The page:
Tag Archives: Hillsborough Bay

Imperfectly Known Dangers: Sailing Directions for Hillsborough Bay 1855

The 1830s and 1840s saw a major improvement in the aids to navigation on Northumberland Strait and Hillsborough Bay. A black can buoy was in place at Fitzroy Rock to mark one known hazard by the late 1830s. The Bay was surveyed under direction from the Colonial Government in 1839 and a chart published in 1842.  In 1841 Captain Henry Wolsey Bayfield transferred the headquarters of the Hydrographic Survey from Quebec to Charlottetown and quickly began to chart the Strait as well as the entire Gulf of St. Lawrence. In 1845 the colonial government commissioned the building of a lighthouse at Point Prim which showed the entrance to the Bay. The following year a chart of the Bay was published based on Bayfield’s survey.

Prior to this activity the only charts were those of J.F.W. DesBarres published in the 1780s  and they contained little more detail than the information from the Holland survey in 1764, twenty years earlier. Since the Holland survey dealt with the land, the chart contained little marine detail and only a few soundings.

Detail from J.F.W. DesBarres Chart of the South-Eastern Coast of the Island of St. John. Published as part of the Atlantic Neptune ca. 1785. Detailed soundings are rare and many hazards are not shown.

One essential aid to navigation, then as now, was the series of published “Sailing Directions” or “Pilots” which added navigation details to the charts. These were often complied from the observations of ship’s captains.  For example many of the observations on the navigation of the waters of the Maritimes are from the log of H.M. Sloop Ranger which was on fisheries patrol in the area in 1831. The Sailing Directions could be extremely detailed or frustratingly vague. An edition of 1810 said only this of Hillsborough Bay:

Hillsborough Bay is the finest bay in the island, and the River Hillsborough is a fine navigable river; but timber here is not plentiful.  Before Charlotte Town in this river, there is good anchorage in from 6 to 9 fathoms.  

We praise Bayfield for the excellence of his charts but the first edition of his Sailing Guide which includes Prince Edward Island, published by the British Admiralty in 1847 is a magnificent achievement and is as much a contribution to navigation as the charts themselves.  He introduces the section on Hillsborough Bay thusly: “The numerous dangers it contains, having hitherto been very imperfectly known and represented have rendered its navigation extremely difficult to strangers in a large ship; but this will now be obviated, it is conceived, by the Admiralty Chart accompanied by the following directions.” He then goes on for a full ten pages describing the hazards of the bay and the directions for avoiding them.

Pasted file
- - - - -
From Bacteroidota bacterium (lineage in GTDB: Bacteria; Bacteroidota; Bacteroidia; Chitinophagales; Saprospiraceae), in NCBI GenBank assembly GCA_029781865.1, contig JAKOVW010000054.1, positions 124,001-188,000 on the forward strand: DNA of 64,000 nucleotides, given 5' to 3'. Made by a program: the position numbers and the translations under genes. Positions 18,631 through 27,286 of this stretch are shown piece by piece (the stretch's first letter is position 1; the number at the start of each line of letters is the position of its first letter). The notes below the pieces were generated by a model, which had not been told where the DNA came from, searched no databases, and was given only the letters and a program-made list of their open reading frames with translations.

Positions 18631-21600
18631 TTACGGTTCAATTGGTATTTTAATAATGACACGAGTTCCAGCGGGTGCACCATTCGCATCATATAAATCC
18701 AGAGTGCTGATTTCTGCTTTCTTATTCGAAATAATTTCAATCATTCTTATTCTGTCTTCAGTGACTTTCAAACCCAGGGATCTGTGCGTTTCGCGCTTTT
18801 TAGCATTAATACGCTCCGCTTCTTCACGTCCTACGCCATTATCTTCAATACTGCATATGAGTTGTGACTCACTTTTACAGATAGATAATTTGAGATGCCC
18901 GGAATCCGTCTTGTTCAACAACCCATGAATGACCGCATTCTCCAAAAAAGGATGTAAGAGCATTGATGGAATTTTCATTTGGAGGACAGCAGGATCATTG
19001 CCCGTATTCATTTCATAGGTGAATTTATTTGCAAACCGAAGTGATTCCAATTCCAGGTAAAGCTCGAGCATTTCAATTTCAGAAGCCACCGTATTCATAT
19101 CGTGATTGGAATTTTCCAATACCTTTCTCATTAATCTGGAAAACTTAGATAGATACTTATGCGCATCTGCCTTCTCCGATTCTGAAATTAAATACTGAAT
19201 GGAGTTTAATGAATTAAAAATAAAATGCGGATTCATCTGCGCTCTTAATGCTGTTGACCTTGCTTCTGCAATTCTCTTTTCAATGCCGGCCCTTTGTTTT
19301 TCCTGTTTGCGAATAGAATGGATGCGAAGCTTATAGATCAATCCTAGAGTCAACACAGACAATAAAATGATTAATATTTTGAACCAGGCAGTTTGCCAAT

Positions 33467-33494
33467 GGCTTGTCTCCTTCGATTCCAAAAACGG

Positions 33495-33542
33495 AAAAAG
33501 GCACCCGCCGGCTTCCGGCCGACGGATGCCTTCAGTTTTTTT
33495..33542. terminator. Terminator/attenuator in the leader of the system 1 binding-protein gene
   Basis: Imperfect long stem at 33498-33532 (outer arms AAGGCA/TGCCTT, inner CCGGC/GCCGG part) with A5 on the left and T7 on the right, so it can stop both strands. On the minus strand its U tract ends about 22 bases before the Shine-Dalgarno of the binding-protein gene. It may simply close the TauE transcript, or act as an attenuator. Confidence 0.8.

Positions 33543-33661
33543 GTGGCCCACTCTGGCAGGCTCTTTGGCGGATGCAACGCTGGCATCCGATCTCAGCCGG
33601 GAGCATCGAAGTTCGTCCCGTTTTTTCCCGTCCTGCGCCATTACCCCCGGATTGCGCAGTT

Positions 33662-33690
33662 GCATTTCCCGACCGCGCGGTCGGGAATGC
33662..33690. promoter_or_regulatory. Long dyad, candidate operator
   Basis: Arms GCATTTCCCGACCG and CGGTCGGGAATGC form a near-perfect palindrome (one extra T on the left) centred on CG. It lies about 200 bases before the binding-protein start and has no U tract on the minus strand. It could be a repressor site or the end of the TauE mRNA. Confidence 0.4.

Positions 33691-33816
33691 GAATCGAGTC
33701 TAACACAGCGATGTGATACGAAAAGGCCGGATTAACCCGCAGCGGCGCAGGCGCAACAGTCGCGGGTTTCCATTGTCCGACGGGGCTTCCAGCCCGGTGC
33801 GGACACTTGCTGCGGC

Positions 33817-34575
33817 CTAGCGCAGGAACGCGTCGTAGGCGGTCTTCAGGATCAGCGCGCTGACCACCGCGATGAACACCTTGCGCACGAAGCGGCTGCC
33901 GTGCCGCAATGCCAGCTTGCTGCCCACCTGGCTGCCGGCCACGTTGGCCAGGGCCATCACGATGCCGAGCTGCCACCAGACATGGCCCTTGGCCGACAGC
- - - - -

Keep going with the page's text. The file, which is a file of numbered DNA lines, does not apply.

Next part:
Detail of Bayfield’s 1846 Chart of Hillsborough Bay showing Huntley Rock, Fitzroy Rock and Astyanyx Rock. Detailed soundings can easily be seen.

The sailing directions were a very marketable item and every ship, except perhaps those in the local coastal trade, would have had a copy for the area for which they were destined.  Copies were published using Bayfield’s information with no regard for the copyrights of the Admiralty. There were English and American editions, both official and otherwise, as well as dozens of other editions, reprints, additions, improvements and condensations. A French-language of the Bayfield volume was published in 1864. One English version by hydrographer J.S. Hobbs published in 1855, had the remarkably comprehensive and descriptive title:

Part of the title page of an 1855 edition of Sailing Directions

A small sampling of the information contained (condensed from the Bayfield edition)  follows:

Hillsborough Bay is the finest bay in the island; within it is the principal harbour and capital town of Charlotte Town, which is advantageously situated on the northern bank of the Hillsborough, where the deep water approaches nearest to the shore. The town is well laid out with squares and its streets at right angles; the houses are generally of wood, and the population about 5000. All kinds of supplies may be obtained here, and there is sufficient water in the harbour for the largest ships; and the Hillsborough River is navigable for large ships 7 or 8 miles above Charlotte Town; smaller vessels may go farther up: the shores are all well settled. It is high water full and change, at 10h. 45m. ; spring-tides rise 9 1/2 feet, neeps 7 feet. Ships generally lie off the wharves of the town, where the channel is nearly 10 fathoms deep and 280 fathoms wide.

Strangers or those unacquainted, when bound to Charlotte Town, should take a pilot; but in the event of not meeting one outside, the bay may be safely entered, and good anchorage will be found N.W. of Governor Island, until a pilot can be obtained. When entering the bay from the westward the leading mark is Pownall’s Point, just touching the north point of Governor Island, bearing E. by N. run in with this mark, until you see the Presbyterian Church , and as soon as it is in one with Block-house Point  N. by E. 1/2 E. steer N.E. by E. or N.E. 1/2 E., according to the tide, until the west side of Government-house and Battery Point come in one bearing N. 1/2 E.; these latter marks lead up the deep-water channel to Trout Point, at the entrance of the harbour. If you cannot see the leading marks, keep along the southern and eastern edge of the St. Peter’s Shoals, in 5 fathoms, up to near the Spit Head buoy, then anchor.

When coming from the eastward at night, Point Prim Light must not be brought to the westward of N.N.W., to avoid the Rifleman Shoal; and Prim Reef should be rounded at 10 fathoms, in a large ship; smaller vessels may cross it in 4 or 5 fathoms. As soon as the light bears to the southward of E. by S. 1/4 S. , and in not less than 10 fathoms of low water, or with Point Prim E. by S. , you will be to the northward of the reef. The course across the bay must be north or N. 1/2 E. , in thick weather or at night; the object being to strike soundings on the southern edge of the bank off St. Peter’s Island, and following it to the north-eastward, in 5 fathoms , till about 1 1/2 miles within the Fitzroy Rock, where you may anchor off Governor Island, in good holding ground, and wait for daylight, or a pilot. In clear weather, your course from the outer end of Prim Reef, in 10 fathoms, will be N. by E 1/2 E., about 5 miles.